Judy – An Alcoholic Perspective


First of all, I think Renee Zellweger is a genius. Second, I think “The Wizard of Oz” is one of the greatest movies of all time. Those are my biases, right up front. So why wouldn’t I want to see “Judy?” Why wouldn’t I ask my wife out on a date? Why, indeed.

It knocked my socks off. Enjoyment of a movie, or any art form, is a personal thing, of course. There needs to be a hook, something to grab hold of you, make it relate to you individually.

On the surface, it would seem that Judy Garland and I have very little in common. I seriously doubt if she ever set any chokers, cut any trees, or dumped garbage cans for a living. I can absolutely guarantee I have never held any audiences spell-bound with my singing. What could a rough ‘ol country boy like myself have in common with a glamorous Hollywood star?

This is where the acting genius of Zellweger comes in. She manages to wear a long-dead singer’s heart on her sleeve. Not so easy. Her eerily-nuanced movement and expressions manage to bring out the insecurity and angst of Garland – and others who suffer from drugs and alcohol. Its an addiction and a vicious cycle; the terrible feeling of inadequacy and guilt that clutches your heart when you have something important to do, but you are too funk to drunktion. The utter and incomprehensible demoralization ripping at your guts when the lovely, lovely alcohol stops working and the speed just makes you feel bad, when you cannot find the zone, and the buzz won’t buzz. When the right dose is impossible to find, and sweet oblivion eludes you, that is when the desperation sets in. The last thing you need is another drink or pill, so you take one just to make things a little better, which never works. Its not a logical process.

For an hour or two, Zellweger gave me back that wonderful feeling of discomfort, desperation and anxiety (gee, thanks, right?) There can be more to the story, like freedom, joy and gratitude, but Garland never found it. She died of the disease, like so many others. Some of them were famous, like Garland and Elvis and Whitney Houston, but many more have suffered and died in obscurity. A couple of friends of mine killed themselves, blew their brains out. I am certain it was the alcohol. Others died in car wrecks, drunk. This demon can be beaten, but its hard, really hard. Judy Garland didn’t make it.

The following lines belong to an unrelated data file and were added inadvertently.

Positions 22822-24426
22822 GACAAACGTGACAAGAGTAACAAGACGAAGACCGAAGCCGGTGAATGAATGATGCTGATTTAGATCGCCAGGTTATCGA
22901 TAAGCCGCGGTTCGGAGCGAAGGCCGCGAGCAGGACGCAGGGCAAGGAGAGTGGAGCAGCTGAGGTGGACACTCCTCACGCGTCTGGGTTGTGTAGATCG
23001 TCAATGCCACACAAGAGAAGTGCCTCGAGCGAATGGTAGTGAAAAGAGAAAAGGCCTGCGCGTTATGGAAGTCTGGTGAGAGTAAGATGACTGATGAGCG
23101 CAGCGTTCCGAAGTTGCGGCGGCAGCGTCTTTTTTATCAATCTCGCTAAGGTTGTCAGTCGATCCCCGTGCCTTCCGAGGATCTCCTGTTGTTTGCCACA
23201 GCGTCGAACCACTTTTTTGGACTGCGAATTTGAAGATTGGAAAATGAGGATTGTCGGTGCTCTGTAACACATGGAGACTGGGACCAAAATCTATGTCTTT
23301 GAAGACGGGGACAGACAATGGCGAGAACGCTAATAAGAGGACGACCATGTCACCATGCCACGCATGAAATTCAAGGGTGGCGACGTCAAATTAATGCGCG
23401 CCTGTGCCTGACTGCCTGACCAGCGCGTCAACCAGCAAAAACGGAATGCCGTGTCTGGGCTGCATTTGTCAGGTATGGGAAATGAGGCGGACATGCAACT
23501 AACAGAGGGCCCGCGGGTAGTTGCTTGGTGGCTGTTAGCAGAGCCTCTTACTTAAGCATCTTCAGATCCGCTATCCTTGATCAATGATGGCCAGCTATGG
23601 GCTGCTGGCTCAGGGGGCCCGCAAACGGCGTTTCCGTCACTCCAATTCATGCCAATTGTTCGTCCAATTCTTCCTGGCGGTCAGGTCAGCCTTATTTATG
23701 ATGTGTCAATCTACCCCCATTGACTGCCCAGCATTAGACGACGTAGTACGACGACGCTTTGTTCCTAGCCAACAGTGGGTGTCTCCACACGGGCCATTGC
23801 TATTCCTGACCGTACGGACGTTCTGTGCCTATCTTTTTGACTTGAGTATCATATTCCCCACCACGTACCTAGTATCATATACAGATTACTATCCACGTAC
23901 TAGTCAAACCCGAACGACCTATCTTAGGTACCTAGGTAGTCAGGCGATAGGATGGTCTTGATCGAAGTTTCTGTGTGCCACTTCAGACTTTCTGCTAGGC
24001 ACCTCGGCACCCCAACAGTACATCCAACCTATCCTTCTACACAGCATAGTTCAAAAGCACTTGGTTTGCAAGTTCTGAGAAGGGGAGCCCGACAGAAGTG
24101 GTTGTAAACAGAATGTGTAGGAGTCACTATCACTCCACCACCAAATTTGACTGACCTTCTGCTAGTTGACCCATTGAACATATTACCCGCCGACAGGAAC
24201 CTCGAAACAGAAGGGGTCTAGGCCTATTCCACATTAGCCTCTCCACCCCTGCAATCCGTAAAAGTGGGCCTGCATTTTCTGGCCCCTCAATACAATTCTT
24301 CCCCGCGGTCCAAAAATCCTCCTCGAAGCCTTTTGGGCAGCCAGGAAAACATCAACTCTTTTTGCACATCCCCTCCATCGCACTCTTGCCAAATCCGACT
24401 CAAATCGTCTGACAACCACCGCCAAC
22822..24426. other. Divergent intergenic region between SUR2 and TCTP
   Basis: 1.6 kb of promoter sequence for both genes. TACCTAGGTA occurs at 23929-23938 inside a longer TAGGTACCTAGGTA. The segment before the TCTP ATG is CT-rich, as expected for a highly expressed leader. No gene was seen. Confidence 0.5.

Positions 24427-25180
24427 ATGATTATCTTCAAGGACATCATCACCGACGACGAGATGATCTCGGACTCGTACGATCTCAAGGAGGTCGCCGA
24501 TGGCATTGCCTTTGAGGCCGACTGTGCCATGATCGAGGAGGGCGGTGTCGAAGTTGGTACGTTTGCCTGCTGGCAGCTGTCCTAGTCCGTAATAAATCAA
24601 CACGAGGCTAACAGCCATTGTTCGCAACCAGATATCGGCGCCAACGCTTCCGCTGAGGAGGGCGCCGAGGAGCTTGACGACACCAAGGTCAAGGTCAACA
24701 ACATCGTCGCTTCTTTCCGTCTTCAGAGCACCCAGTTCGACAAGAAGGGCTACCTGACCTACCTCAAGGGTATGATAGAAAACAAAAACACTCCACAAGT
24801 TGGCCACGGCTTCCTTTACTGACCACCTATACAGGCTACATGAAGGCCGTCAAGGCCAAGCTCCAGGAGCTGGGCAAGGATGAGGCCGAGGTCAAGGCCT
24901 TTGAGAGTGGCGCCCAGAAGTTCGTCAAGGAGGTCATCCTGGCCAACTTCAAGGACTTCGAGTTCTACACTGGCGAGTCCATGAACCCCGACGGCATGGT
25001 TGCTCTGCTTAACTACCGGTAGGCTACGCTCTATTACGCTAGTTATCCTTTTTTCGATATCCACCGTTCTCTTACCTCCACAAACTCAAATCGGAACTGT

Zellweger sold all that, in the character of Judy Garland. That is her genius.

Of course, no actor can pull this off alone. The critical element is the synergy of the acting, the symbiotic interplay between actors that creates the magic. Good actors feed off each other. A great actress pulls everyone up. When the magic works, we are all transported over the rainbow. I know this movie has gotten mixed reviews, but not from me. I’m all in.

Zellweger is uncanny as Judy, and the rest of the cast, mostly, give great performances. Richard Corderey as Louis B. Mayer is truly (gulp!) imposing. Andy Nyman, as Dan, one of her new-found homosexual friends in London, is endearing. When he stands up in the wonderful ending piece (sorry, trying not to give too much away), he stands on the razor’s edge. This scene could have flopped terribly, but it is brilliant.

The movie shows us the terrible price Garland paid for stardom, the pressure and manipulation of a teenage girl; relentless work schedules and a mother giving drugs to her daughter to keep her thin and drive her to the edge of endurance and the peak of performance.

The contrast is ironic between the ugliness of the movie business and the beauty of the product. Whatever may have been the human follies, foibles and abuses associated with the making of The Wizard of Oz,” it remains one of the great cinematic achievements of all time, and this movie shows us that, along with the darkness. Eighty years later, and fifty years after Garland’s death, we can still celebrate the glory of that achievement. Here is a link to the original “Over the Rainbow.

Ars longa, vita brevis

James Montgomery

James Montgomery calls himself a broken-down logger/garbageman who went back to school, got a law degree, and worked as a nonprofit administrator, before retiring. His interests include hiking, fishing, computers, kayaking, hunting and writing. He is now serving as president of the board of directors of Empire Recovery Center.

Oldest Most Voted
Inline Feedbacks
View all comments